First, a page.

Dodging Downtime Disasters

Effective management means identifying the things that cripple trucks, and dealing with them before they become emergencies.

July 2007, - Feature

by Tom Berg & Steve Sturgess

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Obviously, this can be done through experience, aided by good recordkeeping, and by getting information from other sources, including colleagues, dealers and suppliers. It's also useful to consider what causes equipment breakdowns in the industry as a whole. Here we offer information on the leading causes of breakdowns, gleaned from the extensive database of FleetNet America, the national breakdown and recovery service, and offer our top tips for enhancing reliability and uptime based on what we've seen over the years.


Among the most frequent road service calls are those for blown tires. Tires not only head the list, they dwarf all the other breakdown causes, accounting for nearly half of the breakdown dollars. Are they preventable? For the most part, they are, say tire manufacturers and tire experts. Usually they're caused by underinflation, which leads to overheating and then to the blowout. Sometimes nails and other road hazards have caused punctures and air leaks, but more often tires fail because no one's bothered to check them.

Experts say every tire on every vehicle should be "stuck" with a gauge once a week to measure air pressure, and those that are low should be replenished. Those that are especially low – some say 10 percent or more below the desired air pressure is a danger sign – should be pulled and the probable air leak found and fixed. It takes an active tire management program to accomplish all that, and in the real world, failures occur even the best-managed program.

The best person to watch the tires is the rig's driver. Conscientious drivers do it because it's part of the profession. More drivers will bother with the tires if they're given the tools and necessary encouragement. One small fleet owner we met equipped each tractor with a 50-foot air hose and a quick-connect coupling on an air tank (gladhand connectors also work, but they're much slower at pumping up tires), and, of course, an accurate gauge. A driver who found tires that were low didn't need to find a charged hose somewhere at a truckstop; he could air up the tires right where he was parked. The owner paid his drivers a few extra bucks a week to use this equipment, and claimed that they actually did.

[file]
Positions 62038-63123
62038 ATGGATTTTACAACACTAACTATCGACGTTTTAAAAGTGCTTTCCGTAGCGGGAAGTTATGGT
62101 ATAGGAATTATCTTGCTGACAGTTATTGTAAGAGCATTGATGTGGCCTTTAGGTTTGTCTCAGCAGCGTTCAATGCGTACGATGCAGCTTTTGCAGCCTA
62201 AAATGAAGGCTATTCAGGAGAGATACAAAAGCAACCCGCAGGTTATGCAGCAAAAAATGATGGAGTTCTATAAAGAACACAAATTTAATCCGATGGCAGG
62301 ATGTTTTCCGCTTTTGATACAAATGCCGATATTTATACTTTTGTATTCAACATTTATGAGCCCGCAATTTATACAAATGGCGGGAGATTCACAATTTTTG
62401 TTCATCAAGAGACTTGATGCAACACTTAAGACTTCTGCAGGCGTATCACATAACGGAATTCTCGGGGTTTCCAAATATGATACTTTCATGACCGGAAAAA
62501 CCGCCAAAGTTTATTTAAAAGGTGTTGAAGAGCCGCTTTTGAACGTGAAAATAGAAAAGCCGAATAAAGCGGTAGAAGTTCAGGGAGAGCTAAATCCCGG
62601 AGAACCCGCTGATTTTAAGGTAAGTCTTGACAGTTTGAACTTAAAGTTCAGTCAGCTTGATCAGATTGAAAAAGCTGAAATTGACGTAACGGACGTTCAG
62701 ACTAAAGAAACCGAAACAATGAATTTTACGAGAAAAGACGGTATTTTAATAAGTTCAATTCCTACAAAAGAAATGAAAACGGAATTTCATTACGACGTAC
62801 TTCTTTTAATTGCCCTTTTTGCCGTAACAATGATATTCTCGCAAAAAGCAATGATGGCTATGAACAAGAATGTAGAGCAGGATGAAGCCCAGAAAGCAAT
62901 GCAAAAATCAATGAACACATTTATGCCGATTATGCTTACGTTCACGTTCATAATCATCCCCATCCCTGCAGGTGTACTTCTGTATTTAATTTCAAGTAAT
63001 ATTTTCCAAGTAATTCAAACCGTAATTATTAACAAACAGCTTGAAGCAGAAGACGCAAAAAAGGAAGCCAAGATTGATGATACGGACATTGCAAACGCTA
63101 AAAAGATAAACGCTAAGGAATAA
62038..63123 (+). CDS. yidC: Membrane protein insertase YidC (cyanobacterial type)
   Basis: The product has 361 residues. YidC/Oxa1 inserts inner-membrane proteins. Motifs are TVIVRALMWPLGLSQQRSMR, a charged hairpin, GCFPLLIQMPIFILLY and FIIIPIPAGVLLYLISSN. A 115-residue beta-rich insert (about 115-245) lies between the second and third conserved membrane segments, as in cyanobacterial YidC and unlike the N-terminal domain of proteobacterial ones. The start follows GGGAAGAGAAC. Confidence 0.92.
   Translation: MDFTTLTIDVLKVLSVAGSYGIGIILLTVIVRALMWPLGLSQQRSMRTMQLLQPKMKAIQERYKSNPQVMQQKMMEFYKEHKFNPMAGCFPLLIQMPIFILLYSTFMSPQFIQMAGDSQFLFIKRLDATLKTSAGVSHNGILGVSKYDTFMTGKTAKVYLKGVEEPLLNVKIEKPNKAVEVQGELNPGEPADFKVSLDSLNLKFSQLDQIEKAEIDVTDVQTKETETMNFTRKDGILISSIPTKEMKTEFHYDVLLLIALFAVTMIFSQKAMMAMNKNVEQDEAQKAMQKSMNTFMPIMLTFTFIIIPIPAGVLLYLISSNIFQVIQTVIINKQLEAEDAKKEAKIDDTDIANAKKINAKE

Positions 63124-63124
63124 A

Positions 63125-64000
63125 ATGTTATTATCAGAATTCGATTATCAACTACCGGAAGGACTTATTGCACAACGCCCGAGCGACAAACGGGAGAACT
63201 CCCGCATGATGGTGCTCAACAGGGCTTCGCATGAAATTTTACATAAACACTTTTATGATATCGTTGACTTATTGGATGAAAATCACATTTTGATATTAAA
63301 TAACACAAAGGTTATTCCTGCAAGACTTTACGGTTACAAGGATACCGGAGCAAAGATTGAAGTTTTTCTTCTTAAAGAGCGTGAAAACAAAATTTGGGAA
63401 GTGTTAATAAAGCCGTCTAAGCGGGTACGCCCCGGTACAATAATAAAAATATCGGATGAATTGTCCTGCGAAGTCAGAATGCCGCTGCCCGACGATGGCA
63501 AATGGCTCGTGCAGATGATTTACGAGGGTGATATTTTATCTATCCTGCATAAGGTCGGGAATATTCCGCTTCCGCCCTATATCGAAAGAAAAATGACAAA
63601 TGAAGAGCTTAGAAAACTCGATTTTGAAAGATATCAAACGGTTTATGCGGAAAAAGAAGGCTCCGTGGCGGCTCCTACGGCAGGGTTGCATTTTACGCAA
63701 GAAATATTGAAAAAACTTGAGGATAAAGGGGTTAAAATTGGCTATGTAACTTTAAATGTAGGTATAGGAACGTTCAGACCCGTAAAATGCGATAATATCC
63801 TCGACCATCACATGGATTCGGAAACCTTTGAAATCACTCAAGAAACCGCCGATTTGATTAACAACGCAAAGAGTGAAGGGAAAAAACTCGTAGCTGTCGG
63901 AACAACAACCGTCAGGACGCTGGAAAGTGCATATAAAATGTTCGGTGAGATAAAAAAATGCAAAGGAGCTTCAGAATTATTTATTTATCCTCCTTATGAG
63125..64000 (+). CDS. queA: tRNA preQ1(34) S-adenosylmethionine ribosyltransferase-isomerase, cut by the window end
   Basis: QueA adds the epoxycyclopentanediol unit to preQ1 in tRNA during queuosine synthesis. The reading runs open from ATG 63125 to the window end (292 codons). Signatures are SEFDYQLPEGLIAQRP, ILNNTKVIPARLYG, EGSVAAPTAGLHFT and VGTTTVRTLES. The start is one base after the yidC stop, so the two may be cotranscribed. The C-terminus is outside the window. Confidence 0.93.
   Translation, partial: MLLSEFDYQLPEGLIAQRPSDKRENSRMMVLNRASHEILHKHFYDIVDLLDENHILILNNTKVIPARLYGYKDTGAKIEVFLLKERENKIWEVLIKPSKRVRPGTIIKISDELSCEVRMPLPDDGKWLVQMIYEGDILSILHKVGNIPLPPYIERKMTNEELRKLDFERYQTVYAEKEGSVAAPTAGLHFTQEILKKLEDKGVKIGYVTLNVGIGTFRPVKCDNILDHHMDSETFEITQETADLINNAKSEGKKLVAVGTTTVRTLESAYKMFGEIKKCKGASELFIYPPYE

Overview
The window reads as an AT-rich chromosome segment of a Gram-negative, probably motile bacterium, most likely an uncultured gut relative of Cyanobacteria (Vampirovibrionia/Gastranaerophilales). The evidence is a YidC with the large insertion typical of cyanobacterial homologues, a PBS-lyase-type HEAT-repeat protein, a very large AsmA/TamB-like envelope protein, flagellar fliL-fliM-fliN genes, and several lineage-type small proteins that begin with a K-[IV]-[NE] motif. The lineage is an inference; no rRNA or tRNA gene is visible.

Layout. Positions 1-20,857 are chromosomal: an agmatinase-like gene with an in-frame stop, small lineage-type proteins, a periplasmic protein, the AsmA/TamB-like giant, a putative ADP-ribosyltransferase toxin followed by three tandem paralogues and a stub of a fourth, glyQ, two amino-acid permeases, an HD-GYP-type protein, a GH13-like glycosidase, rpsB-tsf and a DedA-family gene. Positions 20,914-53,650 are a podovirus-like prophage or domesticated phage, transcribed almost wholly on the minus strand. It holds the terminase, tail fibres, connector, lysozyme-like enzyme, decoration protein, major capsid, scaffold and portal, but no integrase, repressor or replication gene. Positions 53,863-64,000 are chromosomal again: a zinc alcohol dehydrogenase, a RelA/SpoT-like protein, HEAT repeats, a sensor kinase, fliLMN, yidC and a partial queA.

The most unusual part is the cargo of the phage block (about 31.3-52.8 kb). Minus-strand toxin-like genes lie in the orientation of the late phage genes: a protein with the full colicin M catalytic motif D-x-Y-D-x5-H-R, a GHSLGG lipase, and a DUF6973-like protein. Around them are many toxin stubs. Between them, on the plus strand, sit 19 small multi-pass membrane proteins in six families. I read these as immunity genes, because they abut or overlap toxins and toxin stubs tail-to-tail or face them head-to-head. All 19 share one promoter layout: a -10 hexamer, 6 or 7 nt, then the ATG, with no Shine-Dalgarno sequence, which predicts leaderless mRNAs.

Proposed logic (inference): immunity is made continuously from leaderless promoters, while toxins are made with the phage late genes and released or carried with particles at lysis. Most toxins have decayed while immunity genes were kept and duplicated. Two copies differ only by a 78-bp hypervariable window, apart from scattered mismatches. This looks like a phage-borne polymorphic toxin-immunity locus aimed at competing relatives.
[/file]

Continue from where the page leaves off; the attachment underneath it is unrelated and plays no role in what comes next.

Of course, mechanical and electronic tire pressure monitors can keep tabs on inflation levels, and automatic inflation systems can keep them aired up. These can be especially valuable on trailers, which spend most of their time away from home and sitting on strangers' properties. That's why owners of intermodal chassis are some of the biggest customers for inflation systems.

Many owner-operators don't trust retreads and insist on running only new tires. That mistrust is mostly misplaced, because quality retreads can last as long as an original tire and be just as reliable. Just ask Harvey Brodsky of the Tire Retread Information Bureau. He'll tell you (and back it up with proof) most of those road alligators are from new tires that have been run with insufficient air pressure.

But one owner-operator we rode with had another reason for buying new: They look good, and that makes an impression on equipment inspectors. He brought this up as we were passing through a weigh station where a class of novice state motor-carrier inspectors was being trained. Dressed in new blue coveralls, they were gathered with an instructor, next to the lane used by trucks as they came off the scale.

"Watch what they all look at," the o-o said as we slowly drove by them. Sure enough, every eye was on our tires. "They figure that if the tires look good, the rest of the truck is, too, and they'll let you go. If the tires look ratty, they're more likely to pull you in and inspect everything." With decent-looking tires (matched by the rest of the rig's sharp appearance and overall condition, not incidentally) we motored on without a delay, our uptime intact.


Monitor electrical components and other accessories. Battery and alternator failures cause many delays and some breakdowns. A no-start from rundown batteries will eat up an hour, even if a rig's at a truckstop where help is close, and much more if a road service truck has to be summoned. And what will the charge for a jump start be – 50 bucks? A couple of hundred? What'll it cost to replace one or more batteries on the road – twice or more what you could've bought it for at home?